How can we help you? Call us at 800-333-7262 • Home | Plays | Musicals | Texts, DVDs & Makeup | FAQ | Newsletters | Sitemap | About

Theater play scripts for schools and community theater. Download our free script of the week. Genres: comedy, drama, musicals, ten minute plays, mystery, holiday

Welcome to Broadway Play Publishing Inc There are currently 1,025 titles in the catalog

Looking for play scripts? Search here for acting editions of over 800 Stage Plays – search by Length, Cast-Size and Genre. FREE evaulation copies

Eldridge Publishing, a leading play publisher since 1906, offers hundreds of full-length plays, one-acts, melodramas, holiday and religious plays, children’s theatre plays and musicals of all kinds



It’s 2018 and I’m back

Filed under: Writing — dramaquill @ 3:39 PM

wells-theatre-norfolk-virginian-seats-63328.jpegAfter a very long but necessary hiatus from this writing blog, I am back in full swing.  I hope all my readers have been busy writing, revising, promoting and getting their work out there.

2017 was a breaking point type of year for me. After 23 years of operating a very successful performing arts business, I decided that the 7 days/week workload and all the administrative duties associated with the *business* end of running my studio were slowly draining me of my creativity and my passion for creating.  So at the end of June, I closed my business.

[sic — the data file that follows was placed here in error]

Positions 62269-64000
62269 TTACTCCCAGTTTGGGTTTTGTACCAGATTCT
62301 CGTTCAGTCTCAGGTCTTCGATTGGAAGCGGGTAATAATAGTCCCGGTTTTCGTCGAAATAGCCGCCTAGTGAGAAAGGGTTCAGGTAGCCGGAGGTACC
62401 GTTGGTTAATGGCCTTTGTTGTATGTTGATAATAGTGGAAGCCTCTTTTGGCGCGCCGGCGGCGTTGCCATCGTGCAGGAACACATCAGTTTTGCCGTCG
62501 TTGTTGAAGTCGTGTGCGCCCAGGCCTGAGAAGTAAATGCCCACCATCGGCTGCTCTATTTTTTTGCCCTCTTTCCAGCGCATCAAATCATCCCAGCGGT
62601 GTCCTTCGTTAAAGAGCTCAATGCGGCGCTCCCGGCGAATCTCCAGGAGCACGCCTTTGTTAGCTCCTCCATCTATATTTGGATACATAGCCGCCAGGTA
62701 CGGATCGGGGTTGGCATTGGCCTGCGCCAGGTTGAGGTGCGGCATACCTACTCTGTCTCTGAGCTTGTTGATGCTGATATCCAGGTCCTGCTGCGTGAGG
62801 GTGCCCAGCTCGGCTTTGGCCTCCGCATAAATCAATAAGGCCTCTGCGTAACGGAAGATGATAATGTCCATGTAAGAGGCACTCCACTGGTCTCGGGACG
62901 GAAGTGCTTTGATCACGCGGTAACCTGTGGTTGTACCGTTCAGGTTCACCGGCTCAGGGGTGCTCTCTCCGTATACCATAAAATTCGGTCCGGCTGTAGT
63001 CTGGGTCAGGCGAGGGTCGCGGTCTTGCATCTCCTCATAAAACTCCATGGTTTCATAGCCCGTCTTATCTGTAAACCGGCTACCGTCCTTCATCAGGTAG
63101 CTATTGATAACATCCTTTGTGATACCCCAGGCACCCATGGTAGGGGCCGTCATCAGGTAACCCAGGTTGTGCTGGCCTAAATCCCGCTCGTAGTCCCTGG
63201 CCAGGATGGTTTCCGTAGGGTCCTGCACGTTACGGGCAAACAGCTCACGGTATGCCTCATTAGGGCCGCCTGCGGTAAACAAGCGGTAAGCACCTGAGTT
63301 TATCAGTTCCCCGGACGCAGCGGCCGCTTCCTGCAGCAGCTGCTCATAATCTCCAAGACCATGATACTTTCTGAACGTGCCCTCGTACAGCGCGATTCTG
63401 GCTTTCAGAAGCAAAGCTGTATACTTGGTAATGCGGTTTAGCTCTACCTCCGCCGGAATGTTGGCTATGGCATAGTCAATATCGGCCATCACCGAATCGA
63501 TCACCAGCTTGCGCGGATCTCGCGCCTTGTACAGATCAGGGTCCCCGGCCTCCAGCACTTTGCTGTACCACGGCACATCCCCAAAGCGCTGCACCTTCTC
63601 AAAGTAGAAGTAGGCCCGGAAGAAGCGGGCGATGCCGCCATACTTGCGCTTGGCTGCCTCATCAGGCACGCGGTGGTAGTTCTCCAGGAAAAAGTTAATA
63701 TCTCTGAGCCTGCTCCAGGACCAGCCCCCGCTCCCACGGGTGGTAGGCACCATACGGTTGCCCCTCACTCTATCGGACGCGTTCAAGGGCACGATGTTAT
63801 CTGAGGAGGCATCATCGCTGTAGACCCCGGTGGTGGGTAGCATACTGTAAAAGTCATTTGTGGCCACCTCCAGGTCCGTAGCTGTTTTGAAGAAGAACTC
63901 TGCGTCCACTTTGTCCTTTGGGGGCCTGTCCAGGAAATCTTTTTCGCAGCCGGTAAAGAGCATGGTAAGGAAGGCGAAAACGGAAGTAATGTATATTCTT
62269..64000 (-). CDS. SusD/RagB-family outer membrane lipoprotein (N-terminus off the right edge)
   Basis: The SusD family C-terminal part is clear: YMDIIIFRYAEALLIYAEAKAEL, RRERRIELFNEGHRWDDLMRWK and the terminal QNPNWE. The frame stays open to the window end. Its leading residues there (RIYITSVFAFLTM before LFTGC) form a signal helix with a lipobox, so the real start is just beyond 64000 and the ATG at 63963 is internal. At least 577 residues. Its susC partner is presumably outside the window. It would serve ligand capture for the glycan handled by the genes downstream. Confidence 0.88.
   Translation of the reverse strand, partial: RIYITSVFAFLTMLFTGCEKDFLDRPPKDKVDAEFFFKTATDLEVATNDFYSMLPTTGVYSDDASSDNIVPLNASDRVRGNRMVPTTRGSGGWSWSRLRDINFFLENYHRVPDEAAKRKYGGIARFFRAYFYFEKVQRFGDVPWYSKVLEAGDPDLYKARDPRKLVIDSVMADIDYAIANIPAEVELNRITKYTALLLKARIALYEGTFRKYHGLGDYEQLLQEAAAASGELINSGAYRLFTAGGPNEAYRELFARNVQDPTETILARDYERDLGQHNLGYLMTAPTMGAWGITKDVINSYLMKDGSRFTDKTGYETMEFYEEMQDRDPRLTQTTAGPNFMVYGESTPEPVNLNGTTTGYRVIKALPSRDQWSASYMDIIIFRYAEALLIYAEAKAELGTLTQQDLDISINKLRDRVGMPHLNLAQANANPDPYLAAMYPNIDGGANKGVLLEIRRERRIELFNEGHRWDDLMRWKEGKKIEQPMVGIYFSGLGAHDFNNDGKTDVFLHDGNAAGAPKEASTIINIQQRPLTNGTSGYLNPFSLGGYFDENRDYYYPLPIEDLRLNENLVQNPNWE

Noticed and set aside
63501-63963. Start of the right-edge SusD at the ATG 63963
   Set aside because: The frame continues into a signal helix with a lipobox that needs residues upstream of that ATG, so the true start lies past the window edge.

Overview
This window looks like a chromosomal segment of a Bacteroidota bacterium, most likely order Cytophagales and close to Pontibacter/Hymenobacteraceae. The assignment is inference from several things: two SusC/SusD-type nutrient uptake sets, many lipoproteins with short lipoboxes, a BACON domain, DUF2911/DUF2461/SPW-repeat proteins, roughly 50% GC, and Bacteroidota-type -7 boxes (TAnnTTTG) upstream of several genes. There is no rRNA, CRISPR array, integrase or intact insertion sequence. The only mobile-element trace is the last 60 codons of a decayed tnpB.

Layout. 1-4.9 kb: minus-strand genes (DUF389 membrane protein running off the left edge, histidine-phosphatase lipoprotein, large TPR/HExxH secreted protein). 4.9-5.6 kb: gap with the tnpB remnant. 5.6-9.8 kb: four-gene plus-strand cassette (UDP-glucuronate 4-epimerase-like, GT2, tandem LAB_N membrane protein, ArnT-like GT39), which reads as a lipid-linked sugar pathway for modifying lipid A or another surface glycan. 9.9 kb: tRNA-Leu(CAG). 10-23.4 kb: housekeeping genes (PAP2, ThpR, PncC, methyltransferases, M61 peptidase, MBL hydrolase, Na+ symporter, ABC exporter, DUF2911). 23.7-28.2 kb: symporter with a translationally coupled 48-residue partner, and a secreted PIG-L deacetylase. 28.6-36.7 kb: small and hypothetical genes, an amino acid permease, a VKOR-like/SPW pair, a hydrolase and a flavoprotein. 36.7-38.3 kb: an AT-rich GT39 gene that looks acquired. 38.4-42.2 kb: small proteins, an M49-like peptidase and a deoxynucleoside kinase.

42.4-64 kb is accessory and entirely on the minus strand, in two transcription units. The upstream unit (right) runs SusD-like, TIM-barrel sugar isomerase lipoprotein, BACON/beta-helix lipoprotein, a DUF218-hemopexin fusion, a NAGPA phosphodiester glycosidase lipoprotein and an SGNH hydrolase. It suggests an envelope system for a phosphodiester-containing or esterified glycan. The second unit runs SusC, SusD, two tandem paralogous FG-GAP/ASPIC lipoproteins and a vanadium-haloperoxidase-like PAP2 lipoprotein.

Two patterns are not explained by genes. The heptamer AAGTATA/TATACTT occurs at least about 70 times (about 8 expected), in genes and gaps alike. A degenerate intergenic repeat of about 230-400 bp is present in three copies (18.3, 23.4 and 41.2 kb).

I also needed a change of pace in my day-to-day life, so I bought a house in a town of approximately 1200 people and moved from the city of 110,000, where I lived my entire life, to this slightly isolated forest village.

What drew me to my new place of residence was the fact that there weren’t any creative arts programs offered here. I didn’t really pick my new town – it picked me.  And so far my lessons and classes have been a huge hit with the locals, as well as my more relaxed schedule. I’ve also met another published writer, several trained singers and an abundance of open, giving souls who have all made me feel extremely welcome.

In my former studio I was responsible for writing anywhere from 6-8 original plays and/or musicals for our drama department every school year.  Now that I no longer have all these classes, I have decided to edit and revise my scripts and submit them to play publishers in the hopes of sharing them with drama teachers and their students.

So for my first “all things writing” post, I am going to post some play publishing websites for those of you who may want to submit your own works or those who are looking for fresh material to perform.

So I name 2018 of this blog, “The Year of the Theatre”.